We had been at Waiilatpu just five weeks when the fatal 29th of November came. It was the first day that mother had walked across the room for three weeks. The Doctor, who was sitting by the
stove reading, was called into the kitchen to give a sick Indian some medicine. The sudden and continuous firing of guns was the first alarm. Mrs. Whitman began to cry and the children to scream. Mother said, "Mrs. Whitman, what is the matter?" She replied, "The Indians are going to kill us all." Mother came back into our room and told us what was being done. Mrs. Whitman called out to
fasten the doors and Father took a flat iron from the fireplace and drove a nail above a latch on the outside door of our room. Then he seated himself on a box by the foot of the bed on which lay my
brother, John, sick with the measles. Mother sat near the head of the bed and I was between them. One of Father's jobs had been to lay the floor boards, so he knew where thre were some loose ones and pulled them up, and made us all get under the floor.
In a few moments our room was full of Indians, talking and laughing as if it were a holiday. The only noise we made was by my brother Alex, two years old. When the Indians came into the room
directly over our heads, he said, "Mother, the Indians are taking all of our things." Hastily she clapped her hand over his mouth and whispered that he must be still. I have often been asked
how I felt when under the floor. I cannot tell but I do remember how hard my heart beat and how large the ventilation holes in the adobe walls looked to me. They were probably only three or four inches wide and a foot long, but they seemed very large when I could see the Indians close on the other side.
I wanted to say a few things which might help you in writing your book. In my opinion Dr.
Whitman had lost the confidence of the Indians. They came to fear him rather than love him. He looked on them as an inferior race and doomed to give place to a settlement of Americans. He wanted to help them. But they didn't like that he gave aid and comfort to the white people. When he helped the immigrants it was tantamount to helping their enemies.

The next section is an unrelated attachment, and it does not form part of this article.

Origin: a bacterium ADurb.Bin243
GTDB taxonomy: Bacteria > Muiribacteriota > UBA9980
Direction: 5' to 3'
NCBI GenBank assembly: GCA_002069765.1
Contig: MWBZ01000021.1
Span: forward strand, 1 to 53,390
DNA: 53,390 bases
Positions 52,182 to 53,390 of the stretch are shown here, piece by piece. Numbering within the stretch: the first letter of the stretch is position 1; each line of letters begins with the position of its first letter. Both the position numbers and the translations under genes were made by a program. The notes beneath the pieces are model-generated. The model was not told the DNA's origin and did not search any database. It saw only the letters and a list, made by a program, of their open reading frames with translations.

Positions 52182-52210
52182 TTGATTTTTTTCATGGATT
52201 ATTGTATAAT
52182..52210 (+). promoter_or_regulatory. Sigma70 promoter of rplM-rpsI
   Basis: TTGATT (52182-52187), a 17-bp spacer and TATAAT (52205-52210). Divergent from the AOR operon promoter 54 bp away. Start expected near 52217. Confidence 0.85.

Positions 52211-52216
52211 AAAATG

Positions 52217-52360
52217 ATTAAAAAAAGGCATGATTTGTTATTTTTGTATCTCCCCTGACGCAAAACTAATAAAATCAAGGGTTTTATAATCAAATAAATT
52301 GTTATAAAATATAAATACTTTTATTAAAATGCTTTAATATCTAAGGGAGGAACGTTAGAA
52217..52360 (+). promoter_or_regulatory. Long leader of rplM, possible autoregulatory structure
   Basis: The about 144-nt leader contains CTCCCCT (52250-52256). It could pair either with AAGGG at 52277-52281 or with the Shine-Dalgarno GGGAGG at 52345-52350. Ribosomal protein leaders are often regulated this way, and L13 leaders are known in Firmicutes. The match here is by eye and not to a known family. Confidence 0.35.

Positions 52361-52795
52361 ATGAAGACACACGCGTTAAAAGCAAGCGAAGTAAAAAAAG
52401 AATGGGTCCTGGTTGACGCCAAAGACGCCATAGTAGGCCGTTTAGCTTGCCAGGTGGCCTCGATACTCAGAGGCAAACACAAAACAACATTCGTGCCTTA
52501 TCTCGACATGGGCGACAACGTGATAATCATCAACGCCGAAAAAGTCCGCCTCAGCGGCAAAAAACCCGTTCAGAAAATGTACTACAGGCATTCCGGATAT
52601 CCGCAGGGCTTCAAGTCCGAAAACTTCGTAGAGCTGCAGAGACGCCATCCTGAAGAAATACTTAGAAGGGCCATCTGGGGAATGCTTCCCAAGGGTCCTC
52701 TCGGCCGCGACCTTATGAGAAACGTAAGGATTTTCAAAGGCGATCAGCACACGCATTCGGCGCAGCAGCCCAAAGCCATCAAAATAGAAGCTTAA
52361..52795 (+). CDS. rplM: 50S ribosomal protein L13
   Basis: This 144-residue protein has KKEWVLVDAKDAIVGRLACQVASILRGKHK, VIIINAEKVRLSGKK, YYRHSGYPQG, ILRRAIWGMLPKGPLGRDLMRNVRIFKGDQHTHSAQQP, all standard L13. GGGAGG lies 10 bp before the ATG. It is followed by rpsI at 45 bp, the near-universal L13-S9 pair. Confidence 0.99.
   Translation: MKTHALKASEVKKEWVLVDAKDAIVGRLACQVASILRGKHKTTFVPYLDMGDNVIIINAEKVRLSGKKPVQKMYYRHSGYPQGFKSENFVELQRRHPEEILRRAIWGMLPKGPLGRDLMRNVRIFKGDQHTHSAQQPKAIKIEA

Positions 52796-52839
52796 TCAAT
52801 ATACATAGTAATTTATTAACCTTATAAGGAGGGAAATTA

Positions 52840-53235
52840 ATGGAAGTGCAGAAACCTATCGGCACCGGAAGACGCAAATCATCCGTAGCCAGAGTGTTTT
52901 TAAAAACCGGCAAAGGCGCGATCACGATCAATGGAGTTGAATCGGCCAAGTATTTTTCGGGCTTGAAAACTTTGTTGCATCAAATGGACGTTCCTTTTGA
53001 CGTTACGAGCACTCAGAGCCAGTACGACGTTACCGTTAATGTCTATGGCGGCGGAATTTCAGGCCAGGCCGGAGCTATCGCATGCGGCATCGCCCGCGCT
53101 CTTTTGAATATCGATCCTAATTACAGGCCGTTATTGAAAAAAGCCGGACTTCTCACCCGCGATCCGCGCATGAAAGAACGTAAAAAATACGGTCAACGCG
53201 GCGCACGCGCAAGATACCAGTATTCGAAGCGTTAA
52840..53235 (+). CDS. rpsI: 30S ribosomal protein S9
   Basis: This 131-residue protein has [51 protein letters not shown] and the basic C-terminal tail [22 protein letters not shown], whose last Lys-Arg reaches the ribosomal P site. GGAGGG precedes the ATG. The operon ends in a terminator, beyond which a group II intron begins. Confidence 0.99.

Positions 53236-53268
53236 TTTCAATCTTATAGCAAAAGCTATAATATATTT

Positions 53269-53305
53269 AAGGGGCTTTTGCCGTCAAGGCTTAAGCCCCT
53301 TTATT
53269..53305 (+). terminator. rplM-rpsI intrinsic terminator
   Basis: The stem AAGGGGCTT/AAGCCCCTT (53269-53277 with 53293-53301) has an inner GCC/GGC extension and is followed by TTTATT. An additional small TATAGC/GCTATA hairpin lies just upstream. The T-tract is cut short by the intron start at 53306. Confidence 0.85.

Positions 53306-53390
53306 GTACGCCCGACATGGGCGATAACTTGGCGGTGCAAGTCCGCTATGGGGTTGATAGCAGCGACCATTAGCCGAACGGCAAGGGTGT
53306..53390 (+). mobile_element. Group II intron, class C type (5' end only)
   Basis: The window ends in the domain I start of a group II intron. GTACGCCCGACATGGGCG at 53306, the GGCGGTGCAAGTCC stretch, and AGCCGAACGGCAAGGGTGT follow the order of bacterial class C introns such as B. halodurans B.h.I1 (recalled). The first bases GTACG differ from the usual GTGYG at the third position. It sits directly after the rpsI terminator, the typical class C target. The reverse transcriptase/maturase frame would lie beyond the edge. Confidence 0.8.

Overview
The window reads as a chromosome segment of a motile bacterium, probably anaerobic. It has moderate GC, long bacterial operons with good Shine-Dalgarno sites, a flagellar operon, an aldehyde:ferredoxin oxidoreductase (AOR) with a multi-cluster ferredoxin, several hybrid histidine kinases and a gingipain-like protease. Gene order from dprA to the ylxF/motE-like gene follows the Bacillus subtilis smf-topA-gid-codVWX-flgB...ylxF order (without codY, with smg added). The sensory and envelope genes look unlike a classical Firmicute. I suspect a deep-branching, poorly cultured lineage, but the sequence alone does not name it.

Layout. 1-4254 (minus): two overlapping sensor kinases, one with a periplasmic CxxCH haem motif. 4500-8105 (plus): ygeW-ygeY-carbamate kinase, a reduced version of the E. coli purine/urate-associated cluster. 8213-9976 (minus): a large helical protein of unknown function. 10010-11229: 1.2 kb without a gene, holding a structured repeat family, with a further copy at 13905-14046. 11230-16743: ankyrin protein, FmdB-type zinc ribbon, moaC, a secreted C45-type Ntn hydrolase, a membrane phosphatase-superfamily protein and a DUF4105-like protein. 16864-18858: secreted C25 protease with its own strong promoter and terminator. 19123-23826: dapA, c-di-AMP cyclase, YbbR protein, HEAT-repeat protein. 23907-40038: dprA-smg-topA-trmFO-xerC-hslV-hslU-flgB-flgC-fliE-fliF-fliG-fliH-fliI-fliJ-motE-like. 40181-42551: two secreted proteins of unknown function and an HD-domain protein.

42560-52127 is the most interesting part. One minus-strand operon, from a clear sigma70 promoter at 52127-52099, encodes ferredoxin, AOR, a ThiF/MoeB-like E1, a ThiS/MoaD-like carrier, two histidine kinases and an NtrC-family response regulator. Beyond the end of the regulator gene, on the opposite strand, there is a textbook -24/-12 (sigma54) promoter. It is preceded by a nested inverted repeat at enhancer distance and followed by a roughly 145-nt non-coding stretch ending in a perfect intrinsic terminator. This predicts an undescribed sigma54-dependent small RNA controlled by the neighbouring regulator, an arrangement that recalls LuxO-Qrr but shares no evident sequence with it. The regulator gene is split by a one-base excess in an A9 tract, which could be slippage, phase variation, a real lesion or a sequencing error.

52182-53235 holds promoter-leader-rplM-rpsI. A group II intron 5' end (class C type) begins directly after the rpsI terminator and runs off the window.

Previously when so many white children came down with measles an Indian came into the room where the body of my sister, Sylvia Jane, aged 6, lay. Mrs. Whitman asked leave to show him the
dead child. She wanted the Indians to know the measles were killing the white people as well as the Indians and thus allay the growing distrust of the red man. The Indian looked long at my sister and then cruelly he laughed to see the paleface dead. Mrs. Whitman said, "Perhaps God thought it for the best that our little child should be called away: it may calm the Indians to see a white child
taken as well as so many natives."
After the massacre it was about 10 pm we sneaked out,. Mother was very ill just having lost a premature baby, and couldn't carry anything. Father took two of the children, John and the baby,
and I helped take food and blankets. It took us three days to cross to Ft. Walla Walla, 20 miles away. Father had to leave us as Mother could go no further, so he hid us in a hollow log, and he went on with two year old John, and managed to get to the fort. But Mr. McBean at the Fort was very unfriendly and offered neither shelter nor help to rescue us. It was only when the portrait painter John Mix Stanley came in and lent Father a horse, and an Indian guide, that he was able to get back and rescue us. John died soon afterwards. Mr. McBean wanted us to go to Pendleton, rather than stopping at Ft. Walla Walla, as he didn't want to be seen by the Indians as sheltering their enemies. We intended to go there, but in the end, Mother refused and said that the Indians could kill us right where we were without her having to endure that hopeless journey. In the end McBean did allow us to stay for the month until all hostages were bought from the Indians, and we travelled as a group down to Oregon City.
Nancy Osborne Kees (pictured above)